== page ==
• Ramps: Ramps are essential for facilitating the movement of goods and equipment in and out of the refrigeration unit via wheeled trollies. They provide a smooth transition between the floor of the unit and the surrounding area, ensuring safety and efficiency during loading and unloading operations. Ramps are constructed from various materials, including aluminum, steel, or reinforced plastic, depending on specific requirements and environmental conditions. The foreseen weight of the trolleys you’ll use should be taken into consideration before the purchase.

What are The Additional Features of Walk-in Floors?

There are many additional features of walk-in floors that could prove useful for your operations. Here are 8 main additional features you could look for in your purchase:

Nor-Lake KODB7768-C 6' X 8' Outdoor Kold Locker™ Walk-In Cooler w/ Floor, Self-Contained
  • Slip Resistance: Data from the National Floor Safety Institute (NFSI) regarding slip rates for various walk-in floor types clearly show that opting for slip-resistant floors is crucial to safeguarding employees and products and minimizing the risk of accidents.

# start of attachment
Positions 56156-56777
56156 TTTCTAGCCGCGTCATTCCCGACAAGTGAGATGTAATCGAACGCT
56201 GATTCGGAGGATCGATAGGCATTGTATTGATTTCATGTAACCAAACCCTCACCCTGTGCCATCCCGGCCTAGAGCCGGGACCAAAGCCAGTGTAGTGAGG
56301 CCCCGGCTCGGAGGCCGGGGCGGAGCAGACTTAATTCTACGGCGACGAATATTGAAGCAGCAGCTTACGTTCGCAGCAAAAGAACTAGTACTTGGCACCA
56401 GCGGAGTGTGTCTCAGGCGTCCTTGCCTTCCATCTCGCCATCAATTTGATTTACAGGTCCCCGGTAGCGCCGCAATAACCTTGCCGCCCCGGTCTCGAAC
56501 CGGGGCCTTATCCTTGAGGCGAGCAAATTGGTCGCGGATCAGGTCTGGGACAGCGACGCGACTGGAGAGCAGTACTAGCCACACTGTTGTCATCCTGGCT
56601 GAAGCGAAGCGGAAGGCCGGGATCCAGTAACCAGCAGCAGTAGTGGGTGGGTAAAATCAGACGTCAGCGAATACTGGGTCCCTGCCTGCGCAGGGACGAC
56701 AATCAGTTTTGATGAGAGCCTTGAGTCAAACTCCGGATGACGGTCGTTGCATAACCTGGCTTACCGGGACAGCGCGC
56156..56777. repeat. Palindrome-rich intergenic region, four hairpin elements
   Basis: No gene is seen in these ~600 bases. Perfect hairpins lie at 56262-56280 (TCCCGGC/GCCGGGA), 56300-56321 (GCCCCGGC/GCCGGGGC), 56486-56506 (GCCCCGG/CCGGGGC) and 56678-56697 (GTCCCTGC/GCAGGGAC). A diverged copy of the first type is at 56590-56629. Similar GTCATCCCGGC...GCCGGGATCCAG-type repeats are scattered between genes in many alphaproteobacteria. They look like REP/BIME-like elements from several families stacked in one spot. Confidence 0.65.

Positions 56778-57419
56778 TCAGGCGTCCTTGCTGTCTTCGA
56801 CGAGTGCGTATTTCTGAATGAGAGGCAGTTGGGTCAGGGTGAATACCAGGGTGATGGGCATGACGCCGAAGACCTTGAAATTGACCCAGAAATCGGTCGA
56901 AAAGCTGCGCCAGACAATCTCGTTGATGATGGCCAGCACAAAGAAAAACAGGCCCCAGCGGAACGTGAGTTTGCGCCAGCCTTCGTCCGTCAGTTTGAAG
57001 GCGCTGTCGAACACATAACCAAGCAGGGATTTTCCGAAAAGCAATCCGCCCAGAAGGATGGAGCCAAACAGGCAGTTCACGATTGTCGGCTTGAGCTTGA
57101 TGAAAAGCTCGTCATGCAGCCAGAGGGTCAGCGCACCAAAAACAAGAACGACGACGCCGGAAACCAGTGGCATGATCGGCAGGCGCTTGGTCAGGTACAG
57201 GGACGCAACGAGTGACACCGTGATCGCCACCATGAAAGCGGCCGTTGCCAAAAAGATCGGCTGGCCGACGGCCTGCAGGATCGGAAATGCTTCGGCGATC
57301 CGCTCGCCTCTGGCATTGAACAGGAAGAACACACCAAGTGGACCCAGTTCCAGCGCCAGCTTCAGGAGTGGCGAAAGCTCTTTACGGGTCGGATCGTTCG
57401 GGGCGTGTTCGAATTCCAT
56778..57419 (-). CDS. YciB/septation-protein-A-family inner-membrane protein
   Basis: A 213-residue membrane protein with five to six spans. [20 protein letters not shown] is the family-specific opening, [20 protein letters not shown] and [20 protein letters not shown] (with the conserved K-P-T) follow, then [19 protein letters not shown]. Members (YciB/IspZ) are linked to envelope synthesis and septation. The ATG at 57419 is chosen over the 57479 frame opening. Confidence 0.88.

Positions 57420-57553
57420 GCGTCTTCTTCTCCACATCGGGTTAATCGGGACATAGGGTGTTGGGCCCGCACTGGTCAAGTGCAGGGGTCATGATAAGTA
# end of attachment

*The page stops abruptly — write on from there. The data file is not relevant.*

• Waterproofing: You should look for waterproof or water-repellent walk-in floors, especially if you work frequently with liquid products. This feature ensures that spills aren’t absorbed by the floor, which could lead to mold formation or bacteria growth. Water-repellent surfaces are easier to clean, as water and cleaning agents slide off them easily.  
  • Material Safety: Select walk-in floor materials that do not emit any color or odor that could affect stored products. Compliance with state regulations often necessitates the use of non-toxic materials in flooring to ensure the safety of stored goods. This feature is usually guaranteed by reliable providers, and it is not something you should explicitly worry about, but you should be extra careful if you are buying the unit second-hand.